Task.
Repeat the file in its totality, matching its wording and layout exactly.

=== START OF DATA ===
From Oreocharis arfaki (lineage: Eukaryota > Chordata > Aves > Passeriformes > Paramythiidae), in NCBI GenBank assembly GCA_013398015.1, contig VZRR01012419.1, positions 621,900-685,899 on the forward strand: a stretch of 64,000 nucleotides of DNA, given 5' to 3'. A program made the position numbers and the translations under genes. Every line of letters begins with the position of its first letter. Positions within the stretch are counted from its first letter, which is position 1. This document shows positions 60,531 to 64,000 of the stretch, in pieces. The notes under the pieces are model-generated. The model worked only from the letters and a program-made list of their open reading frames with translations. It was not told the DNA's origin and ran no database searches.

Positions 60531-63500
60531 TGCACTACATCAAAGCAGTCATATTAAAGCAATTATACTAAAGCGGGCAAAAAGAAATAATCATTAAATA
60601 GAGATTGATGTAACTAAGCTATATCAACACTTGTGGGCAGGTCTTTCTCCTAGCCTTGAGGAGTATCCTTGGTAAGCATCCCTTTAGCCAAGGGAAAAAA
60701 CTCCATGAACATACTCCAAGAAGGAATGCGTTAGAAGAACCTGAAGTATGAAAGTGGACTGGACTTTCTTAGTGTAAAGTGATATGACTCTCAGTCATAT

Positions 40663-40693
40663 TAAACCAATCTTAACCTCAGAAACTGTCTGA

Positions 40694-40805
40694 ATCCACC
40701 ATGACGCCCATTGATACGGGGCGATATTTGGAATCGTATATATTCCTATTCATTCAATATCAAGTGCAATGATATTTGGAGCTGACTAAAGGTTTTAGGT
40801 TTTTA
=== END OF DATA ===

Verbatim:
From Oreocharis arfaki (lineage: Eukaryota > Chordata > Aves > Passeriformes > Paramythiidae), in NCBI GenBank assembly GCA_013398015.1, contig VZRR01012419.1, positions 621,900-685,899 on the forward strand: a stretch of 64,000 nucleotides of DNA, given 5' to 3'. A program made the position numbers and the translations under genes. Every line of letters begins with the position of its first letter. Positions within the stretch are counted from its first letter, which is position 1. This document shows positions 60,531 to 64,000 of the stretch, in pieces. The notes under the pieces are model-generated. The model worked only from the letters and a program-made list of their open reading frames with translations. It was not told the DNA's origin and ran no database searches.

Positions 60531-63500
60531 TGCACTACATCAAAGCAGTCATATTAAAGCAATTATACTAAAGCGGGCAAAAAGAAATAATCATTAAATA
60601 GAGATTGATGTAACTAAGCTATATCAACACTTGTGGGCAGGTCTTTCTCCTAGCCTTGAGGAGTATCCTTGGTAAGCATCCCTTTAGCCAAGGGAAAAAA
60701 CTCCATGAACATACTCCAAGAAGGAATGCGTTAGAAGAACCTGAAGTATGAAAGTGGACTGGACTTTCTTAGTGTAAAGTGATATGACTCTCAGTCATAT

Positions 40663-40693
40663 TAAACCAATCTTAACCTCAGAAACTGTCTGA

Positions 40694-40805
40694 ATCCACC
40701 ATGACGCCCATTGATACGGGGCGATATTTGGAATCGTATATATTCCTATTCATTCAATATCAAGTGCAATGATATTTGGAGCTGACTAAAGGTTTTAGGT
40801 TTTTA